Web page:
LAS VEGAS – For the second time in four years San Francisco 49ers Coach Kyle Shanahan walked into a dead quiet locker room with the difficult task of finding the words to comfort a team that had climbed within one step of the NFL mountaintop, only to fail there.
Similar to when his team took a 10-point lead in the fourth quarter Kansas City Chiefs In Super Bowl LIV, Shanahan came to the same conclusion after Sunday night's game 25-22 overtime loss to the same Chiefs in Super Bowl LVIII.
“There’s nothing else to say,” Shanahan explained. “I don’t care how you lose, when you lose Super Bowls, especially ones you think you can do, it hurts. But I think when you're in the NFL, I think every team should hurt except one.” End. We’re damn close, but we didn’t get there and we’re in a bad place right now.”
Sunday night's loss was painful, not just because of the fact that the Niners again had a double-digit lead that they couldn't maintain, or because they had two costly mistakes on special teams or running back Christian McCaffrey botched a promising opening attack. It hurt for all of those reasons, but even more so because it is the latest in a series of devastating near misses that are becoming a tradition in San Francisco in late January and early February.
The Niners have made it to at least the NFC Championship Game in four of the last five seasons. They reached the Super Bowl in two of those campaigns. They have lost double-digit leads in both Super Bowls and an NFC Championship game, with a loss to the Philadelphia Eagles without a healthy quarterback for most of the game.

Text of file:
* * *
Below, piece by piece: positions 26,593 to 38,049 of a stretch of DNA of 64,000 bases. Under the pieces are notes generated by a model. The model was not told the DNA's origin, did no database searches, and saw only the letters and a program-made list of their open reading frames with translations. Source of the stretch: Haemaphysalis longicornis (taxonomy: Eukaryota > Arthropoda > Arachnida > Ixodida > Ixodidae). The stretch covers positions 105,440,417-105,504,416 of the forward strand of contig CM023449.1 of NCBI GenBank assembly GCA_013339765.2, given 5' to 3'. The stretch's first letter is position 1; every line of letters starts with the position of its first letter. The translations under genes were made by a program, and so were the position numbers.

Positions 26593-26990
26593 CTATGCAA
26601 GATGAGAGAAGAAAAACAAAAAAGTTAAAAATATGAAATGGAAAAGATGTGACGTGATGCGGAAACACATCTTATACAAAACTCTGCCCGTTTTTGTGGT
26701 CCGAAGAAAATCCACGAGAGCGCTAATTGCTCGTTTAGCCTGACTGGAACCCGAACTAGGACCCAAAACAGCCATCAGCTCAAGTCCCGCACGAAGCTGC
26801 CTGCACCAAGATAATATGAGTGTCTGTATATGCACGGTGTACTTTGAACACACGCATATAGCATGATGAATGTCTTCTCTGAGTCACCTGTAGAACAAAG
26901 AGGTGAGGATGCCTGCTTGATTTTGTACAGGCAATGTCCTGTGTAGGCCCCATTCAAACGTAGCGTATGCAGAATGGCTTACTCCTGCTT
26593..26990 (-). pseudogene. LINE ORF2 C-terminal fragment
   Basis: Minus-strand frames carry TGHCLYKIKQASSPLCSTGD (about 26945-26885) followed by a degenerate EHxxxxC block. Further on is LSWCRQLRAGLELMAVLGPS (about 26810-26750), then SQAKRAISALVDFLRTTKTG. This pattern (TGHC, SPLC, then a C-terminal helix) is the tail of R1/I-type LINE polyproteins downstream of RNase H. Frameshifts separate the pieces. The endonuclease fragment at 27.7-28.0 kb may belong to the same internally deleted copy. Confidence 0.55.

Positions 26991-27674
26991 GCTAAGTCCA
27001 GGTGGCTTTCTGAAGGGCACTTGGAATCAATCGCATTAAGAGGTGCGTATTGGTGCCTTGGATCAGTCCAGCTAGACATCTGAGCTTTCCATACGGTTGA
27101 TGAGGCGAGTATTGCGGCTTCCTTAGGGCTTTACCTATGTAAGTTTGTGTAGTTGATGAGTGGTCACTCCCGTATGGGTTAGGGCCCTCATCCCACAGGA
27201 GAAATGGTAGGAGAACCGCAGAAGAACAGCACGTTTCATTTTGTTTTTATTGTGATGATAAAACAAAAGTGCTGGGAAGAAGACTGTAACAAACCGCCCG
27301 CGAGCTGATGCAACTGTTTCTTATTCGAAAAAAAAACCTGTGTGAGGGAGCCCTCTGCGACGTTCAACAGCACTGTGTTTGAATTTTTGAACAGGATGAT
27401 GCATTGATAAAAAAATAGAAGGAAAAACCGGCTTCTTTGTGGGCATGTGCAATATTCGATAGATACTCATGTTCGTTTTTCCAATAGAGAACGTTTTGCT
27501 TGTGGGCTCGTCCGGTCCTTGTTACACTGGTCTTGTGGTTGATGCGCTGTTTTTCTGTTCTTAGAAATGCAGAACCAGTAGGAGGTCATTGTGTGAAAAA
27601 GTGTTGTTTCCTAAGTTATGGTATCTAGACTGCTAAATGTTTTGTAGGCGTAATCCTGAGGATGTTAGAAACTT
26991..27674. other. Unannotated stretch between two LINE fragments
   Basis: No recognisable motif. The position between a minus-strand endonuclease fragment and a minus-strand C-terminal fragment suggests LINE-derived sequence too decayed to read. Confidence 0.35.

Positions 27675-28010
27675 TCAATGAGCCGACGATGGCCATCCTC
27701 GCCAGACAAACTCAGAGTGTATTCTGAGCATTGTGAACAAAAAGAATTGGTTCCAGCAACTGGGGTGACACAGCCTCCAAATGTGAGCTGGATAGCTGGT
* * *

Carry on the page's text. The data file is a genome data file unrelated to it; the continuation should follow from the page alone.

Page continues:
It is San Francisco's third straight Super Bowl loss since its last win following the 1994 season, making it the fifth team to lose three straight Super Bowls Buffalo Bills, Minnesota Vikings, Denver Broncos And Cincinnati Bengals. The Niners are also now 0-4 against the Chiefs under Shanahan, the most defeats without a win against any opponent under his leadership.
The 49ers were able to regularly achieve success well into the postseason. But the inability to turn them into championships has left a lingering bitter taste in the 49ers' mouth.
“We were so close so often that we only had so many options,” said the defense Nick Bosa said.
Sunday's loss brought plenty of chances to close the deal.
The 49ers were the aggressors in the first half, moving the ball at will on the game's first drive, averaging 11.5 yards per play on their first four snaps. On first-and-10 at the Kansas City 29-yard line, McCaffrey then took a handoff to the right where the Chiefs linebacker hit him Leo Chenalwho released the ball with defensive end George Karlaftis to win it back at Kansas City's 27.
It was McCaffrey's third fumble of the season after losing just two in his first six seasons combined (2017 to 2022). After the defeat, a distraught McCaffrey repeated the same phrase several times within a few minutes.
“The first thing that comes to mind is I can’t get the ball on the ground on the first drive,” McCaffrey said. “It will sting. Put this on me.”